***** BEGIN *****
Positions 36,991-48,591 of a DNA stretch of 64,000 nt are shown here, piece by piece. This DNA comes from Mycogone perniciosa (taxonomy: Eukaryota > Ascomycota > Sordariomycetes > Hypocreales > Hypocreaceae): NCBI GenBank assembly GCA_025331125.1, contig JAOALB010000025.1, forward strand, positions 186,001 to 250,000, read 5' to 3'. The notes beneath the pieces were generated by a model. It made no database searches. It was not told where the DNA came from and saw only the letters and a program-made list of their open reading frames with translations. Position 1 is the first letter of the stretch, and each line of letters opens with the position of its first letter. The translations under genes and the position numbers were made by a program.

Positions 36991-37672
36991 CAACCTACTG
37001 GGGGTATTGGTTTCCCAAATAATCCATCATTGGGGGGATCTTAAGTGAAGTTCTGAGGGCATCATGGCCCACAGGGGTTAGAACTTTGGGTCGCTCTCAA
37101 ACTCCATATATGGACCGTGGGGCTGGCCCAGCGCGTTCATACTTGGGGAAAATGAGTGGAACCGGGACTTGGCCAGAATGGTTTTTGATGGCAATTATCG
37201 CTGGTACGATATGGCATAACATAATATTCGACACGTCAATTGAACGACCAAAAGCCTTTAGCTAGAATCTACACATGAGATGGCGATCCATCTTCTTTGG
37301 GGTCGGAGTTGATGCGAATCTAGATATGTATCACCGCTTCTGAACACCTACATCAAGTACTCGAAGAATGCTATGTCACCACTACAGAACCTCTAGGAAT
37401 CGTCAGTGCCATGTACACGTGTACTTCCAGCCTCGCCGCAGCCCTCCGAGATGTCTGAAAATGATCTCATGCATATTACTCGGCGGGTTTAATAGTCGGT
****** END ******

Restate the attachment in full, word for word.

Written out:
Positions 36,991-48,591 of a DNA stretch of 64,000 nt are shown here, piece by piece. This DNA comes from Mycogone perniciosa (taxonomy: Eukaryota > Ascomycota > Sordariomycetes > Hypocreales > Hypocreaceae): NCBI GenBank assembly GCA_025331125.1, contig JAOALB010000025.1, forward strand, positions 186,001 to 250,000, read 5' to 3'. The notes beneath the pieces were generated by a model. It made no database searches. It was not told where the DNA came from and saw only the letters and a program-made list of their open reading frames with translations. Position 1 is the first letter of the stretch, and each line of letters opens with the position of its first letter. The translations under genes and the position numbers were made by a program.

Positions 36991-37672
36991 CAACCTACTG
37001 GGGGTATTGGTTTCCCAAATAATCCATCATTGGGGGGATCTTAAGTGAAGTTCTGAGGGCATCATGGCCCACAGGGGTTAGAACTTTGGGTCGCTCTCAA
37101 ACTCCATATATGGACCGTGGGGCTGGCCCAGCGCGTTCATACTTGGGGAAAATGAGTGGAACCGGGACTTGGCCAGAATGGTTTTTGATGGCAATTATCG
37201 CTGGTACGATATGGCATAACATAATATTCGACACGTCAATTGAACGACCAAAAGCCTTTAGCTAGAATCTACACATGAGATGGCGATCCATCTTCTTTGG
37301 GGTCGGAGTTGATGCGAATCTAGATATGTATCACCGCTTCTGAACACCTACATCAAGTACTCGAAGAATGCTATGTCACCACTACAGAACCTCTAGGAAT
37401 CGTCAGTGCCATGTACACGTGTACTTCCAGCCTCGCCGCAGCCCTCCGAGATGTCTGAAAATGATCTCATGCATATTACTCGGCGGGTTTAATAGTCGGT